If you’re an introvert like me, or at the very least have a lot of socially anxious tendencies, leadership positions can be a difficult thing to deal with. I recently had to run a volunteering group for a day, and the process was incredibly overwhelming, but ultimately rewarding. If you ever find yourself in a similar leading position, here are some tips and tricks to make it a satisfying and worthwhile experience!
1: Try a positive attitude
A lot of times we introverts can get down on ourselves when it comes to socializing, often thinking that we just aren’t capable of it. Try to switch your thinking from “I can't” to “I can.” Make a list in your head of what you can bring to the table, leading experiences that have gone right in the past, anything that will give you confidence going in.
2: It’s okay to be quiet
Throw out all your preconceived notions of leaders. You don’t have to be spunky, you don’t have to be loud and talkative. You can run your group however you want, and you don’t have to be social to be a good leader!
3: Rally the (introvert) troops!
You will probably have members of your group that are just as introverted as you! Take comfort in this, befriend them. They’ll understand what you’re going through and back you up when you need it most.
4: Bring a friend
If at all possible, try to get a friend in your group or at least someone you already get along with. They can be your right-hand man, your Vice President. If your words fail you, or if you’re overwhelmed, they can help you get back on track.
5: Communicate with coworkers
If you have a boss, a Professor, or someone who’s put you up to the task of leading, make sure you communicate with them about any concerns you might have about your new role and any suggestions or tools they might have for the task.
6: Give yourself a goal for the day
If your leadership position is over a long period of time, give yourself small goals throughout the day to fulfill, so that eventually you will gain small leading tools every day. For example: “Today I’m going to try really hard to create discussion.” Little goals every day can soon add up to make you a better leader!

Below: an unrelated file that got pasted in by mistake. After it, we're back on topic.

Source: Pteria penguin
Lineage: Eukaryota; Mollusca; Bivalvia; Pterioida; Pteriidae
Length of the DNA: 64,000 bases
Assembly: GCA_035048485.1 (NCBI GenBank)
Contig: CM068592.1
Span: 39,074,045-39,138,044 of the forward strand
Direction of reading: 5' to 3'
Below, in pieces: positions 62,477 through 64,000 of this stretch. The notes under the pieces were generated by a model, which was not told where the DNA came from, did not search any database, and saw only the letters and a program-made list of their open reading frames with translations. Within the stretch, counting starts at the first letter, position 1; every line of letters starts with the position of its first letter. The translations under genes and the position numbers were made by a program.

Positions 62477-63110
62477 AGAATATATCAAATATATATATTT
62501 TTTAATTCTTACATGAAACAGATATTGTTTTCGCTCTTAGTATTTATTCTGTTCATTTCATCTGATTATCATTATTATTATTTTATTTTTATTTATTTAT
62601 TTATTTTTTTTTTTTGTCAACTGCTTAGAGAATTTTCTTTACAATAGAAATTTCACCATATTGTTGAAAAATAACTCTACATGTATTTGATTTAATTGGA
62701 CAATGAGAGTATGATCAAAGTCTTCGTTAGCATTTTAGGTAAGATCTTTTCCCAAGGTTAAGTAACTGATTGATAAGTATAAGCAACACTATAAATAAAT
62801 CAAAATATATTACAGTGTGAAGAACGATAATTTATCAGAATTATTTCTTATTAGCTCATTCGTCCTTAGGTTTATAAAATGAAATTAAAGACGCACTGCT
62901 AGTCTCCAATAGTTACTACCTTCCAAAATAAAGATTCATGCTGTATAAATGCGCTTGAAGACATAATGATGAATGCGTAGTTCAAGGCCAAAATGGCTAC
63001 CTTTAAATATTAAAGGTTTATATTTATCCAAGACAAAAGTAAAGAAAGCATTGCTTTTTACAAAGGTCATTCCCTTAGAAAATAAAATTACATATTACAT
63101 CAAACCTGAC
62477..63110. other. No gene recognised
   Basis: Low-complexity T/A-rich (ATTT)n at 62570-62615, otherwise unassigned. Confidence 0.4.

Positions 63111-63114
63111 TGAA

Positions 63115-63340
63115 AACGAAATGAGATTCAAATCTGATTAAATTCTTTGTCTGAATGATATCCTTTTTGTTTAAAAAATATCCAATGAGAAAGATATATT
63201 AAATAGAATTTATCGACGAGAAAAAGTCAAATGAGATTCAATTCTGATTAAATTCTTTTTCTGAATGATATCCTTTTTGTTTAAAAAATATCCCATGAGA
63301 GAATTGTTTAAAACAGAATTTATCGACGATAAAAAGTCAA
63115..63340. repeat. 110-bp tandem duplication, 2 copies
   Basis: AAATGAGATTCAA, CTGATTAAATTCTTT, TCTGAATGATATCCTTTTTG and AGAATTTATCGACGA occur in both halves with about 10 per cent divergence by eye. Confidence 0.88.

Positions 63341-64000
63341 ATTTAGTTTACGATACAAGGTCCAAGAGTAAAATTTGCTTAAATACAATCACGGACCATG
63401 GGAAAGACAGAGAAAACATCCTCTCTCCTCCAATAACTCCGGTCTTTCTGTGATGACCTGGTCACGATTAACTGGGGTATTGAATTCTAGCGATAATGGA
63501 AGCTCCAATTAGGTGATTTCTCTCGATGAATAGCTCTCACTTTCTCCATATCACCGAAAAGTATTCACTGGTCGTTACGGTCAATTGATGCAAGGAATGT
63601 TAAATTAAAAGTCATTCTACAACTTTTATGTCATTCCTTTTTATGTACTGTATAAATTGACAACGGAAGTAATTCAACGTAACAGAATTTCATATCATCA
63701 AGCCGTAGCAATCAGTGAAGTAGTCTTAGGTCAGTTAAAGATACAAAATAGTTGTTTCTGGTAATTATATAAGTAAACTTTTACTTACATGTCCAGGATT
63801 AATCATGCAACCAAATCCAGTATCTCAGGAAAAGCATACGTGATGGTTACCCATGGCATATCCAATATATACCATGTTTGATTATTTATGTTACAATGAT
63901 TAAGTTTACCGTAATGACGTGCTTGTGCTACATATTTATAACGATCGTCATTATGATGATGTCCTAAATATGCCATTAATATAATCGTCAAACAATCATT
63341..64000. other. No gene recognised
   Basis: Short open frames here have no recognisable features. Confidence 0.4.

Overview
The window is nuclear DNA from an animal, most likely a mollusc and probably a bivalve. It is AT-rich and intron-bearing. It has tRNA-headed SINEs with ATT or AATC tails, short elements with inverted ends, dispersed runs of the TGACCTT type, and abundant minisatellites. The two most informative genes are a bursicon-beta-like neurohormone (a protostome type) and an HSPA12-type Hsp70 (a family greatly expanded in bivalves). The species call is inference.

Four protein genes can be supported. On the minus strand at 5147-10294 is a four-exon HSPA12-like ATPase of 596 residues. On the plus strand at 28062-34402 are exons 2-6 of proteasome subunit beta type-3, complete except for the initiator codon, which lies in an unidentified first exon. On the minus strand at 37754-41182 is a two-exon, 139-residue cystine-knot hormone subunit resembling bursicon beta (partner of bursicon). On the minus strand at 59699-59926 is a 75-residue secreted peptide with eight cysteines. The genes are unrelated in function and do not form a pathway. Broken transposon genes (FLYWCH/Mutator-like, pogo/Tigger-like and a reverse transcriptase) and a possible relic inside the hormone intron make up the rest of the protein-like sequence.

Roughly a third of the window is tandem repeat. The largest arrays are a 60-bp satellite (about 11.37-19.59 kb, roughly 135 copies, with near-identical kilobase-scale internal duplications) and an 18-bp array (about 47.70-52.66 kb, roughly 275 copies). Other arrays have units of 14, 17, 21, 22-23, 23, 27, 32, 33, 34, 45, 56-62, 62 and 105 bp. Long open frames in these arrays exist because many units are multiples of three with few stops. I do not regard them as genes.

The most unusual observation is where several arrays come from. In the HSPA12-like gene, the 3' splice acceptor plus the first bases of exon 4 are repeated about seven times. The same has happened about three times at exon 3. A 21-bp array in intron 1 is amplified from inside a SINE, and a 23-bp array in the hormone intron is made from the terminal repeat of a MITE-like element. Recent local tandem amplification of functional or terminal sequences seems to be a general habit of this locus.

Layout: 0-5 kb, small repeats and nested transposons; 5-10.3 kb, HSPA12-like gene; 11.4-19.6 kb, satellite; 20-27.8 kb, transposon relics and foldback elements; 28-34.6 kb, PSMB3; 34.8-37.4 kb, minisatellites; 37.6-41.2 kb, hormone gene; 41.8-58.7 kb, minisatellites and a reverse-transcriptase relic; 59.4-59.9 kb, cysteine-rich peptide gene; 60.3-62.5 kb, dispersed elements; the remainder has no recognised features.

7: Think about leaders in your life
If you’re leading a volunteer group like I did, try to focus less on all of the responsibilities and more on the impact of what you’re doing, the big picture. Think back to the good leaders you’ve had in your life, and the impacts they’ve made on you. Try to emulate what they might have done, and use that to your advantage.
8: Create a community in your group (spread out responsibilities!)
The best leaders don’t really do much at all besides create community. Every group member you have can bring something to the table, and by spreading out responsibilities and discussion, you will have a group that can run itself. Look at yourself as a mechanic for an already existing machine, you simply keep the gears running and then watch and wait for any problems that may arise.
9: Give yourself a break or two (if you can)
All of this social responsibility is overwhelming. Do not be afraid to take a break, and definitely reward yourself when the day is done. Remind yourself that you’re strong, you’re capable, but your mind and body need rest in order to work hard.
10: Be yourself!
This very well may be the most cliche advice in the book, but the most useful. Don’t be afraid to embrace your personality and how you react to social situations. When you’re true to yourself you’ll be the best leader possible. Remember, you can do this!